According to gaming and hospitality experts, guest service fundamentals are just fine—it’s leadership’s support of frontline team members that needs to change. 

With the current state of heightened emotions, new and stringent protocols and the potential for guest-to-guest and guest-to-employee conflict, once again, the need is apparent for strong guest service and leadership foundations in our gaming and hospitality organizations. 

In a recent interview conducted by Deana Scott, Raving CEO, we heard from Steve Browne, Raving partner, guest service and player development and Paula Allen, director of leadership development and guest services, 7 Cedars Casino and an enrolled tribal citizen of Jamestown S’Klallam Tribe. Browne and Allen delivered a one-two punch: Browne has established guest service programs across the globe for commercial and tribal properties; and Allen heads her casino’s leadership development as well as assists other tribal leadership teams with their coaching techniques across their organizations. 

During their long careers in gaming, both Browne and Allen have worked tirelessly to spreading the message of “guest worship,” which will translate into a more sustainable and profitable organization. According to a recent Forbes article, “50 Stats That Prove The Value Of Customer Experience,” customer-centric companies are 60 percent more profitable than companies that don’t focus on customers and 84 percent of companies that work to improve their customer experience report an increase in their revenue.”

Browne was in the Philippines on a project during the month of January, and told us, “COVID-19 was barely on the radar, as it was confined to China. Everyone was caught by surprise; shutdowns put everyone in a tailspin. Just like our clients in the U.S., they’re facing the same issues of security and safety and the importance of maintaining relationships in the meantime.” Allen was conducting leadership training in Oklahoma in March when everything hit the fan; the casino shut down and she returned home to 7 Cedars Casino in Washington State, which was in the eye of the storm.

When asked about reopening service strategies, Browne said that casinos should revisit their in-place guest service standards and it was critical to incorporate them into their orientation and reopening training. “It’s extremely important to get back to basics,” Browne said. 



The second strategy was to address conflict resolution. Browne explained that there’s going to be a conflict between the guests who want to follow the rules, social distance and have masks and the guests that think the rules might be silly and don’t care. “Frontline team members are not equipped to deal with this conflict with standard guest service skills. You need to integrate security and management out on the floor to address that,” he said.

Allen concurs and said that leadership needs to create an environment where team members feel comfortable and they are able to engage with guests freely, and not worry about behind the scenes. She added, “It’s a highly charged environment for emotionally-driven arguments. We need leadership to step in there and take over for our frontline team members so they are not caught in the crosshairs; so they can devote their time to creating a great experience for our guests.”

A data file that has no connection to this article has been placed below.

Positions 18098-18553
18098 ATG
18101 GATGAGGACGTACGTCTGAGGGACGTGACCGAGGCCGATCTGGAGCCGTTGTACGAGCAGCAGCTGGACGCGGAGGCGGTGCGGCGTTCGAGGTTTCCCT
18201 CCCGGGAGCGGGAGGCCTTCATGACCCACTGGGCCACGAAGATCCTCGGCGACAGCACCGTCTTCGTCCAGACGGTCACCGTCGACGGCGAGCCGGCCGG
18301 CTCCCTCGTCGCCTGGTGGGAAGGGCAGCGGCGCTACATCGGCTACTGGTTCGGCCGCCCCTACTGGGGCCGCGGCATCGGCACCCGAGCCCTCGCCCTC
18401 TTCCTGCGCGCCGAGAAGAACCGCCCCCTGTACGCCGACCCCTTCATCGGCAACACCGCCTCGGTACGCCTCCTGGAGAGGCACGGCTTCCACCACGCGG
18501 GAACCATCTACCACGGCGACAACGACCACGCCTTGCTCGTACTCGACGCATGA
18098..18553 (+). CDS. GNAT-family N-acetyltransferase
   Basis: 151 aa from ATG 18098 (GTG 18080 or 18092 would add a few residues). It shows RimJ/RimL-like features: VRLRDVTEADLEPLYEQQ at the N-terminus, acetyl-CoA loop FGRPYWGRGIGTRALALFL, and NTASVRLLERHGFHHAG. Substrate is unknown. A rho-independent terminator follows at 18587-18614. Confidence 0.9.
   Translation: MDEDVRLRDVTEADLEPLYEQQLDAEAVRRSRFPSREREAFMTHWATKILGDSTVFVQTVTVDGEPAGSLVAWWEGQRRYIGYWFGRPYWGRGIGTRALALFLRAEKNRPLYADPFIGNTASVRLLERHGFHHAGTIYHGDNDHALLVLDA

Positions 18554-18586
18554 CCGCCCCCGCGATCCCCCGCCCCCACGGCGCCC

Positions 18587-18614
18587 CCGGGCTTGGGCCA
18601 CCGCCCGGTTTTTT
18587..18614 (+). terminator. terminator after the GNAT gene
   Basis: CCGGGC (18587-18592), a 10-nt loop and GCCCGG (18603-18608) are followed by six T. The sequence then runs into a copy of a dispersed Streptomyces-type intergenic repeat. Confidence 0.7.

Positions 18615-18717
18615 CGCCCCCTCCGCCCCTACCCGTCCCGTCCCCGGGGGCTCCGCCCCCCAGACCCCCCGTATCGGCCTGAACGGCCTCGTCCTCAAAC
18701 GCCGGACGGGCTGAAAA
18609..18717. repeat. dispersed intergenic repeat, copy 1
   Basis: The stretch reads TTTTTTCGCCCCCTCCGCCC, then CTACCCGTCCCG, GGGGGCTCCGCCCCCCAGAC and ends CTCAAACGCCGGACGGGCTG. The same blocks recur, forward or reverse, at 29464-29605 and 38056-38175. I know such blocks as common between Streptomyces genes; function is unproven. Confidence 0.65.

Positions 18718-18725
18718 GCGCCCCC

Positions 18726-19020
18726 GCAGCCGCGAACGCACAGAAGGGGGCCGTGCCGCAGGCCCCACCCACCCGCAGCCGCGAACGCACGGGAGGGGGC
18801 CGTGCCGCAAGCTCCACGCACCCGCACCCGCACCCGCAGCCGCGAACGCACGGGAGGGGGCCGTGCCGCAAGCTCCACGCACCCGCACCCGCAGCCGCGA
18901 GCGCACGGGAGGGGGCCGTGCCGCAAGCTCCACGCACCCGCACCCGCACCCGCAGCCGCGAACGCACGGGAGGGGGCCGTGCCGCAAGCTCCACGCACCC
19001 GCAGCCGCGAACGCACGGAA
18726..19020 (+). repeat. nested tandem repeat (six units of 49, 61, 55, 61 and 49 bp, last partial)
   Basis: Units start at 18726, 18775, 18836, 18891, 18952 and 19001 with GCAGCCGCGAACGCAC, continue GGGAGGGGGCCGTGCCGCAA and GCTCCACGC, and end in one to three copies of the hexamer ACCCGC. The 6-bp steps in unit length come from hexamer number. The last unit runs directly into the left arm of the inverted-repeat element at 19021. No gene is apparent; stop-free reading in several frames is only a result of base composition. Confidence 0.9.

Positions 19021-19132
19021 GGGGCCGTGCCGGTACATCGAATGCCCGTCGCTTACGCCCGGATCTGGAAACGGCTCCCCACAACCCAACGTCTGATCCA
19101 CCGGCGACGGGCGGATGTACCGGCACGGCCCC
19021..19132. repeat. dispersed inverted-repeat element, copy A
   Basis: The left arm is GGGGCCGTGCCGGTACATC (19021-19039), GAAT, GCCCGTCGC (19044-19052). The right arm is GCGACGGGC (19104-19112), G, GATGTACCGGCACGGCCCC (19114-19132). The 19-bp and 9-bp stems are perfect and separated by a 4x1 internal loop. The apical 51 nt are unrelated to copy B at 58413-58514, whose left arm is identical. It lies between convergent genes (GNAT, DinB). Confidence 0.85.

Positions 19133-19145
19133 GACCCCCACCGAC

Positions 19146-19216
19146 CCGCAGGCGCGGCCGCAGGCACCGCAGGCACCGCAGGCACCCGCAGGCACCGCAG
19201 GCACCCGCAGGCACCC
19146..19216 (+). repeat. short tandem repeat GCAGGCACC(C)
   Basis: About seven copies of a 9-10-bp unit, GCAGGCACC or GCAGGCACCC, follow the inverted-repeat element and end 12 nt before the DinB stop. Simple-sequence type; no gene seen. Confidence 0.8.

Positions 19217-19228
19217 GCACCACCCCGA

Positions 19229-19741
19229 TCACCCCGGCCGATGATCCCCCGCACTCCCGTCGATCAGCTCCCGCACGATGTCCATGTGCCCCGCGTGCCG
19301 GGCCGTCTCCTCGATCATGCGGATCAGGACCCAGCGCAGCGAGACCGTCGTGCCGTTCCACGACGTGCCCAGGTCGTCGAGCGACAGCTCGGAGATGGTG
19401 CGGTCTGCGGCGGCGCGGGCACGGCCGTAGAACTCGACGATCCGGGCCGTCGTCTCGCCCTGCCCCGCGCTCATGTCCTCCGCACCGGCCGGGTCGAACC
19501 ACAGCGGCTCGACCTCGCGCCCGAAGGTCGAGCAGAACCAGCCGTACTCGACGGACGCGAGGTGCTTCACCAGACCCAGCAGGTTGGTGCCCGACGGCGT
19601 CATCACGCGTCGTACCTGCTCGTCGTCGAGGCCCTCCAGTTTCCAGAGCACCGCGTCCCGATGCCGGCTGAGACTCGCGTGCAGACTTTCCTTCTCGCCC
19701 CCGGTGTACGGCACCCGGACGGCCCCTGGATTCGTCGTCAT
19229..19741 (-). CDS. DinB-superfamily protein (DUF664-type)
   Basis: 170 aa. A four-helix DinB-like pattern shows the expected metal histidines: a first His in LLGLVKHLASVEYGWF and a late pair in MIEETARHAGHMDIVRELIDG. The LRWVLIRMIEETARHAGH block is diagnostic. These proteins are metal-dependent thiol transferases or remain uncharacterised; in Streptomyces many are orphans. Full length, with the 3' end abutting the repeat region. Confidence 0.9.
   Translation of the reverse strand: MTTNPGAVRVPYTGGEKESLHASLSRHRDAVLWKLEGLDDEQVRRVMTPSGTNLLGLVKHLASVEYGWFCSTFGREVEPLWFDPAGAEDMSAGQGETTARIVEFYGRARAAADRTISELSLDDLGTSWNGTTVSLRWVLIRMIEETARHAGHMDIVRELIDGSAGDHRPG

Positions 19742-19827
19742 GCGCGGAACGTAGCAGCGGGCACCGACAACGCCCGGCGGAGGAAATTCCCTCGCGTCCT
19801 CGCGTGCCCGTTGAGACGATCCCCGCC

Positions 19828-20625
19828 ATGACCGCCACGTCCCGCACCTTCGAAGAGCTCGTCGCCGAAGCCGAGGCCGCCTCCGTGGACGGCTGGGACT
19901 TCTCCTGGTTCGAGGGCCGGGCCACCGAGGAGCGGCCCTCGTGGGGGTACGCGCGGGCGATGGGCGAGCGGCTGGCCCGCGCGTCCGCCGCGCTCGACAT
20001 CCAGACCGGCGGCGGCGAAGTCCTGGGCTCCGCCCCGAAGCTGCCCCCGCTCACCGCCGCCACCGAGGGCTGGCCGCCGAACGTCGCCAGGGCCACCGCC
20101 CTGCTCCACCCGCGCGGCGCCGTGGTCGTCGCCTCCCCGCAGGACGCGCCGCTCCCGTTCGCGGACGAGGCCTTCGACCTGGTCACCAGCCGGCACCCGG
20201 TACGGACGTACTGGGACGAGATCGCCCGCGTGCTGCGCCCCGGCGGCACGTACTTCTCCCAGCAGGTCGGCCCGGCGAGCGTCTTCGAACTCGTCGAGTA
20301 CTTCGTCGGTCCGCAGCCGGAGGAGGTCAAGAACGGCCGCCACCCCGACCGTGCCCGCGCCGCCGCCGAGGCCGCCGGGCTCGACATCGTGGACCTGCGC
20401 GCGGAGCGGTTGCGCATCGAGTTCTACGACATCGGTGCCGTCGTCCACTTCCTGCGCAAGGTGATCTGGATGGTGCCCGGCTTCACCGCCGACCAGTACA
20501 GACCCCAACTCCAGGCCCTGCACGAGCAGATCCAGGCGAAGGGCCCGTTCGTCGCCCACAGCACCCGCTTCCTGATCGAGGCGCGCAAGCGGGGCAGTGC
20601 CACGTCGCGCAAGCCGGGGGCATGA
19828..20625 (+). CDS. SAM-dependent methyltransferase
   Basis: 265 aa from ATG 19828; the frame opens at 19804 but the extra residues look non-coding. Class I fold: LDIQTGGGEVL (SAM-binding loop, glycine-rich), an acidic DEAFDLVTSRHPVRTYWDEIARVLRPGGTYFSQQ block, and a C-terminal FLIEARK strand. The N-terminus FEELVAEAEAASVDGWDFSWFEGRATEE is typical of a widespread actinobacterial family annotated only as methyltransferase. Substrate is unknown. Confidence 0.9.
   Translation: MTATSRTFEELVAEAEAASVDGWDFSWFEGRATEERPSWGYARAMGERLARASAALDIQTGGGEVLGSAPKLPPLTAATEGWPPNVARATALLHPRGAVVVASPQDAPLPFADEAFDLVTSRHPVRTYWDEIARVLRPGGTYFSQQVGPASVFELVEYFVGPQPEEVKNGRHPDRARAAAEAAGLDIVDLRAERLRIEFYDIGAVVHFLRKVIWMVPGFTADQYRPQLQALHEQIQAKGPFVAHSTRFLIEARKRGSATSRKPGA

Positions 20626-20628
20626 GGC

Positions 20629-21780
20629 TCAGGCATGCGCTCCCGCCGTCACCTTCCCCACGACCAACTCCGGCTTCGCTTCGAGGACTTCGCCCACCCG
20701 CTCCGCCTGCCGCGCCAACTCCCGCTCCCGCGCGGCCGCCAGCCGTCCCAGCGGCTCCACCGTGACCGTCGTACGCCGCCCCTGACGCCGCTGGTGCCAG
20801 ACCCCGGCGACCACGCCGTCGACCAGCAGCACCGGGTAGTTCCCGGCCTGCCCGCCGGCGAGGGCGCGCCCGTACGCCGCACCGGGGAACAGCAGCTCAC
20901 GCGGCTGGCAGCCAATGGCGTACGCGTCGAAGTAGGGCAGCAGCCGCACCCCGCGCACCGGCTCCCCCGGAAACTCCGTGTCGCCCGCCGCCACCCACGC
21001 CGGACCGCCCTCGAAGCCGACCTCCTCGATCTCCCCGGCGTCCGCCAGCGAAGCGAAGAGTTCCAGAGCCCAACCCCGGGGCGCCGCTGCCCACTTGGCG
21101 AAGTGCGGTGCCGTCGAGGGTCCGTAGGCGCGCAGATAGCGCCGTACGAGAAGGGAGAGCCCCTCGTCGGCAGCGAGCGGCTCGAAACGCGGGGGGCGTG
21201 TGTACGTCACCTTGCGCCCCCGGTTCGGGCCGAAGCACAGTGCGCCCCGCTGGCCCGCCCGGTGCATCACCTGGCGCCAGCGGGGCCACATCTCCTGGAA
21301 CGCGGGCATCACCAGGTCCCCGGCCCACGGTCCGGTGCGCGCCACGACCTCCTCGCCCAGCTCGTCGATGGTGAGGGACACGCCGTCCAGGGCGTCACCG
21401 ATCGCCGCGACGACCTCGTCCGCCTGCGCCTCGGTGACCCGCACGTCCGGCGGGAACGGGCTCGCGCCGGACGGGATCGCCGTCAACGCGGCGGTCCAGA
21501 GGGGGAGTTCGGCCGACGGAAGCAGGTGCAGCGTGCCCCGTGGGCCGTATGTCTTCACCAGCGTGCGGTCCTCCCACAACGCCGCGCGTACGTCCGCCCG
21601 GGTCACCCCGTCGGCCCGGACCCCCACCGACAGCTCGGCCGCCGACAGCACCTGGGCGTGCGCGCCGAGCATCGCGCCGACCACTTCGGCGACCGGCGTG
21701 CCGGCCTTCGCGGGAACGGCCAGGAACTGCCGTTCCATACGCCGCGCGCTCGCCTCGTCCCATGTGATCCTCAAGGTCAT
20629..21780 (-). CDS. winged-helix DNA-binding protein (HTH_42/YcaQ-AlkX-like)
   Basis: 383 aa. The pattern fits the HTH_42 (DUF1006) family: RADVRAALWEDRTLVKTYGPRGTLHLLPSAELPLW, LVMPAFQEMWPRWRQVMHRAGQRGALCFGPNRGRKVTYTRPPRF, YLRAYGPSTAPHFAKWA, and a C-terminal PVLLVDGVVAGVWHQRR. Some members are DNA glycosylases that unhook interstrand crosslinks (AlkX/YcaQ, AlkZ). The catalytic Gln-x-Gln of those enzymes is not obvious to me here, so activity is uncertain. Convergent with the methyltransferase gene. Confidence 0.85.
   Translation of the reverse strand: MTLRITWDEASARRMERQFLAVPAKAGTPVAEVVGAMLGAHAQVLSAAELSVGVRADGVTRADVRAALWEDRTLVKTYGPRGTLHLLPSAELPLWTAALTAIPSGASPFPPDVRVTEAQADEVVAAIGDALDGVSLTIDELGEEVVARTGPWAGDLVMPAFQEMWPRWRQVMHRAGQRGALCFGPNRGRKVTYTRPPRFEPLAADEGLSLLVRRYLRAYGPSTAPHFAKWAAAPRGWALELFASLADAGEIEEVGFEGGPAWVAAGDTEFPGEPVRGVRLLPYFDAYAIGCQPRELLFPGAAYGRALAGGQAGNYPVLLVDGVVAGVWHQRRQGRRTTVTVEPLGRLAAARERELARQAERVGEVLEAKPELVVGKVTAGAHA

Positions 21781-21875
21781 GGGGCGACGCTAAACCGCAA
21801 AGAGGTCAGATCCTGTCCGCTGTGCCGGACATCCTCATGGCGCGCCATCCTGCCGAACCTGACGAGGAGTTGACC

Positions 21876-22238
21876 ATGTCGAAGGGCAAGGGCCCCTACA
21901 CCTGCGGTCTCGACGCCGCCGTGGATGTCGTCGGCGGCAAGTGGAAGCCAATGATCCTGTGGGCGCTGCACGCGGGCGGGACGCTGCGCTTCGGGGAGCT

“Frontline employees and certain frontline supervisors need to be taught how to identify potential ‘tells’ that show conflict is starting to develop, between players and between players and employees,” Browne said. He added that there will be situations that your frontline team members can’t resolve, so there must be clear procedures with immediate access to engaged leadership, on the floor, who can immediately step in. 

If there is a silver lining in this, Scott added, “We’ve always talked about the issues around the silos in our organizations. This experience is will make us better. These silos have been keeping us from being our optimum selves and delivering service. Now, if we are going to be successful and have our properties open and safe, communication at all levels really has to flow much better.”

“As tragic as this is, it is really shining a light on those great employees that are doing a good job; it’s highlighting those ‘facility-type’ positions that really thought they didn’t have a place in the organization,” Allen added. “It’s collaborating with your team. We need our team members happy; if our team members aren’t happy they are going to let our guests know about that. We know that guests are walking through our properties with their phones on and sharing it. We want to be proud of what they are showing. We want our team members to communicate the same message.”

When asked if guest service is more important than ever, Browne responded, “Guest service has always been important. Humans crave interaction with other humans; it can’t be replaced by online experiences. The casino sells a product and the product is socialization. At the heart of socialization is how people react and act with each other. That is guest service. Those are service skills. They’ve always been critical. This will remind people how important it always has been, and I hope service training receives more time and resources than in the past.”